18. A method of regulating fuel transactions, comprising: receiving, at a carrier data system, a first fuel consumption data for a vehicle; receiving, at the carrier data system, a second fuel consumption data for the vehicle; processing the first and second fuel consumption data to determine a combined fuel consumption; receiving, at the carrier data system, transportation information; adjusting the combined fuel consumption based on the received transportation information to determine a combined fuel consumption limit; and transmitting the combined fuel consumption limit to a fueling point.

19. The method of claim 18, wherein the transportation information includes at least one of an odometer reading and location information.

20. The method of claim 18, wherein the carrier data system is located remotely from the vehicle.

21. The method of claim 18, further including limiting an amount of fuel transferred to the vehicle based on the combined fuel consumption limit.

22. The method of claim 18, wherein the first fuel consumption data corresponds to a first predetermined location.

23. The method of claim 18, wherein the second fuel consumption data is corresponds to a second predetermined location.

24. The method of claim 18, wherein the second predetermined location corresponds to the fueling point.

Description:

FIELD OF ART

The invention relates generally to a method and a system for regulating fuel transactions for commercial vehicles, such as commercial trucks, fleet vehicles, and the like. Specifically, the invention relates to a system and method for limiting the amount of fuel transferred to a vehicle at a particular fueling location.

BACKGROUND

With today's seemingly endless rising gas prices, the issue of fuel fraud in the transportation industry is a hot topic. Having commercial trucking industry drivers or fleet vehicle drivers fueling vehicles with inadequate or inefficient safeguards in place may cost the trucking industry millions of dollars each year due to fuel theft and/or fuel fraud. For example, insufficient limits on the amount of fuel that may be transferred to a vehicle can result in fuel being transferred to unauthorized vehicles. Accordingly, fuel transaction limits are generally used to regulate the amount of fuel that can be transferred to a vehicle during a particular fueling transaction. However, these limits are typically generic limits, such as a daily limit on the amount of fuel that can be transferred to a vehicle, and do not provide sufficient safeguards in view of the above-identified security holes.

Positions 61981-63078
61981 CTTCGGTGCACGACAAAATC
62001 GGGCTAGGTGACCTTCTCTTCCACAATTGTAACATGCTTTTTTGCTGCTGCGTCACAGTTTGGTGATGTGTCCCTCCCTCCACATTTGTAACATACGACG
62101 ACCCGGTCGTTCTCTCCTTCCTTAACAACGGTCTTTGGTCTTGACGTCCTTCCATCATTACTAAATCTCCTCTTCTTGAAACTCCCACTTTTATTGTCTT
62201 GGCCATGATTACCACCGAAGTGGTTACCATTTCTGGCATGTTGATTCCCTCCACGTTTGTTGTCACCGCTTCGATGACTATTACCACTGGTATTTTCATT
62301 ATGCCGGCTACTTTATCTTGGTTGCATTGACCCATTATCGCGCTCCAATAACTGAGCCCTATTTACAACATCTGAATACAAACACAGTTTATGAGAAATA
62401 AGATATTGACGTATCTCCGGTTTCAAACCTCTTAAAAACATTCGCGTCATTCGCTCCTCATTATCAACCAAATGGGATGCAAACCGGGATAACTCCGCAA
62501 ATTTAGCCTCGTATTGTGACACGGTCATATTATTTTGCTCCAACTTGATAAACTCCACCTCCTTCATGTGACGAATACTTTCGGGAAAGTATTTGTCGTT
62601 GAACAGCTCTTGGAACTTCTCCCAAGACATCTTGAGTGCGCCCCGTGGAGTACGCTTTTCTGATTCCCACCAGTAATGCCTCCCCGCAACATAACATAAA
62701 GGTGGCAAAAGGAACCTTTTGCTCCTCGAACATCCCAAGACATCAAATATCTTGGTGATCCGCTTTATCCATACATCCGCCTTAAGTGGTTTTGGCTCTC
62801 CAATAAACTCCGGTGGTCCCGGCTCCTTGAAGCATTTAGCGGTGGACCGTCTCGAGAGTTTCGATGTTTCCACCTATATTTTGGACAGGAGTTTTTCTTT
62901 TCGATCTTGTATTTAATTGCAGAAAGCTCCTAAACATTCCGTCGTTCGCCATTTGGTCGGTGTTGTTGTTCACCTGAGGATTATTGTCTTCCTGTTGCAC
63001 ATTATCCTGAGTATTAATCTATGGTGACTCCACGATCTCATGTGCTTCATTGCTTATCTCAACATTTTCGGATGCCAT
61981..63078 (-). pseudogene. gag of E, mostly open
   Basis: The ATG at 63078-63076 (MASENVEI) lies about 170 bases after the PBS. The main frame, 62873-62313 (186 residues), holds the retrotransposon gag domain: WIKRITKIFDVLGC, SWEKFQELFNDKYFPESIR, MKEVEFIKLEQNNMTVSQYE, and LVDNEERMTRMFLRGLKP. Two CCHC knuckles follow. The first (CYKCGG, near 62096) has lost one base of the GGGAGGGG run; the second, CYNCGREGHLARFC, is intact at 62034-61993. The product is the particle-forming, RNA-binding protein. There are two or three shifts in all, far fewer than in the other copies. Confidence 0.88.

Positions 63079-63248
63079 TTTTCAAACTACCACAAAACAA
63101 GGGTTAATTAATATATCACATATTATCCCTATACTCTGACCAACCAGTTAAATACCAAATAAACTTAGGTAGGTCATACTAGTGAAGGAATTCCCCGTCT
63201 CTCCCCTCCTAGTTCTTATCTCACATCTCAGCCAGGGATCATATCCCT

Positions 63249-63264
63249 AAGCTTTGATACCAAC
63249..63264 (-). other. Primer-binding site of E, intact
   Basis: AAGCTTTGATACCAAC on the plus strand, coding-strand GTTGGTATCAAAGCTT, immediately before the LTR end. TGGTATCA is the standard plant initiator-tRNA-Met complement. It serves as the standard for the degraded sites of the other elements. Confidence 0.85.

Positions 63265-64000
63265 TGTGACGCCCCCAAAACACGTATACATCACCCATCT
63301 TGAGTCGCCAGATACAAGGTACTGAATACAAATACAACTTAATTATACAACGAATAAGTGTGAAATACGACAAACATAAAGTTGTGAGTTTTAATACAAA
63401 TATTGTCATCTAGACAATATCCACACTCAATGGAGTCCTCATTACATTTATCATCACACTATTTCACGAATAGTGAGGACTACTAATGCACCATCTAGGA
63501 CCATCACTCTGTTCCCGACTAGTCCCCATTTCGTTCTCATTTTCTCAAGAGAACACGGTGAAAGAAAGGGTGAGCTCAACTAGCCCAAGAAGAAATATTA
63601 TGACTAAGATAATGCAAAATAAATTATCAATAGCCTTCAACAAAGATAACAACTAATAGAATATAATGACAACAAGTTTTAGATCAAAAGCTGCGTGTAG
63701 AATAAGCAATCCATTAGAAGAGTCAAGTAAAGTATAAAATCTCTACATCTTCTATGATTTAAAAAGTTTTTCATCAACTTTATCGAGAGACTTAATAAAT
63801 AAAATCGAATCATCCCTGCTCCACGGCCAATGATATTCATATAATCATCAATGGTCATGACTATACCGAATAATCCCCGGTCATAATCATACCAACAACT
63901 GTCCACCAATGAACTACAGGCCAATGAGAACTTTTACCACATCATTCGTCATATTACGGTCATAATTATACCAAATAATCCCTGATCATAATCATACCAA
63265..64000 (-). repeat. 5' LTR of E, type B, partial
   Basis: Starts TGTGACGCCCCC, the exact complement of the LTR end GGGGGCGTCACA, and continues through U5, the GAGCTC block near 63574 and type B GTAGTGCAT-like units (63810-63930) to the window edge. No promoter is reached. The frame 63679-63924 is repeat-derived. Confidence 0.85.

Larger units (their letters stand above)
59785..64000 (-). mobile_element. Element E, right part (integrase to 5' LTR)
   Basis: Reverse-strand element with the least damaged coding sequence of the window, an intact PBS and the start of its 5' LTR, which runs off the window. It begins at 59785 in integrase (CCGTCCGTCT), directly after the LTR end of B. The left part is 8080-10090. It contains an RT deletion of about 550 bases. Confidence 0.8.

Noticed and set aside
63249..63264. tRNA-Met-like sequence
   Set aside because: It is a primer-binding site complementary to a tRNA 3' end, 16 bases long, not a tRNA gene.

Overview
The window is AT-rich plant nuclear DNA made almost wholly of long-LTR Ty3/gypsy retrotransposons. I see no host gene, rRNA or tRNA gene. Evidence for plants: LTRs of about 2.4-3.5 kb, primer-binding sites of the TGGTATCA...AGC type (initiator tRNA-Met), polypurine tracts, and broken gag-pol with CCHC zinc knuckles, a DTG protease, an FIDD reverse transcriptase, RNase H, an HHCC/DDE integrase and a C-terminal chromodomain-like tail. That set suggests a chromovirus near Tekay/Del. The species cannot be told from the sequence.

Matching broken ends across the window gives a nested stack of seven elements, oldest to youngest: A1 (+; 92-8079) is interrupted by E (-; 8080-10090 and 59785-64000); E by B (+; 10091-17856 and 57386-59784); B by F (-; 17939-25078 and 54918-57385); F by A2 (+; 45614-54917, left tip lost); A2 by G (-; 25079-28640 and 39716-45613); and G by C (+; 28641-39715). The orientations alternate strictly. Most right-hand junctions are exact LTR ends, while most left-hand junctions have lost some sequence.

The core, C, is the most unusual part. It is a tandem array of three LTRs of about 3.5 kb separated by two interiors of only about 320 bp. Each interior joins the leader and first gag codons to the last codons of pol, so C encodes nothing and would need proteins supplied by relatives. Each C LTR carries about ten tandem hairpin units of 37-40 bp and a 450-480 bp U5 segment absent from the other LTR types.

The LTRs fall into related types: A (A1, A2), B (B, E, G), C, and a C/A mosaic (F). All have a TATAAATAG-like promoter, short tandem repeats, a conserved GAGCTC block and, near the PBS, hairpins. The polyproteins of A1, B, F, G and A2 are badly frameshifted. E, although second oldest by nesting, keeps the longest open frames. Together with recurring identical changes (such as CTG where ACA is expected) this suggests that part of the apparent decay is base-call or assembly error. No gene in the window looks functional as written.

SUMMARY

The following presents a general summary of aspects of the invention in order to provide a basic understanding of the invention and various features of it. This summary is not intended to limit the scope of the invention in any way, but it simply provides a general overview and context for the more detailed description that follows.

The present application describes a system and method for regulating fuel transactions that may provide industries with some protection against fuel fraud, theft, and the like. The method and system generally include determining, at a first vehicle location, a first fuel consumption. In addition, a second fuel consumption is determined at a second vehicle location. This fuel consumption information may be transmitted to a carrier data system where it is processed to determine the difference between the fuel consumption at the first and second vehicle locations. This difference is then transmitted to the fueling location of the vehicle and is used as a limit or is used to determine a limit to the amount of fuel that can be transferred to the vehicle at that fueling location.

In some arrangements the determined fuel consumption may be adjusted for various factors. For instance, the second vehicle location at which the second fuel consumption is determined may be a certain distance from the fueling point. Accordingly, the fuel consumption may be adjusted to include the additional consumption needed to reach the fueling point. This adjusted fuel consumption will then be transmitted to the fueling point to act as a limit to the amount of fuel to be transferred to the vehicle.

These as well as other advantages and aspects of the invention are apparent and understood from the following detailed description of the invention, the attached claims, and the accompanying drawings.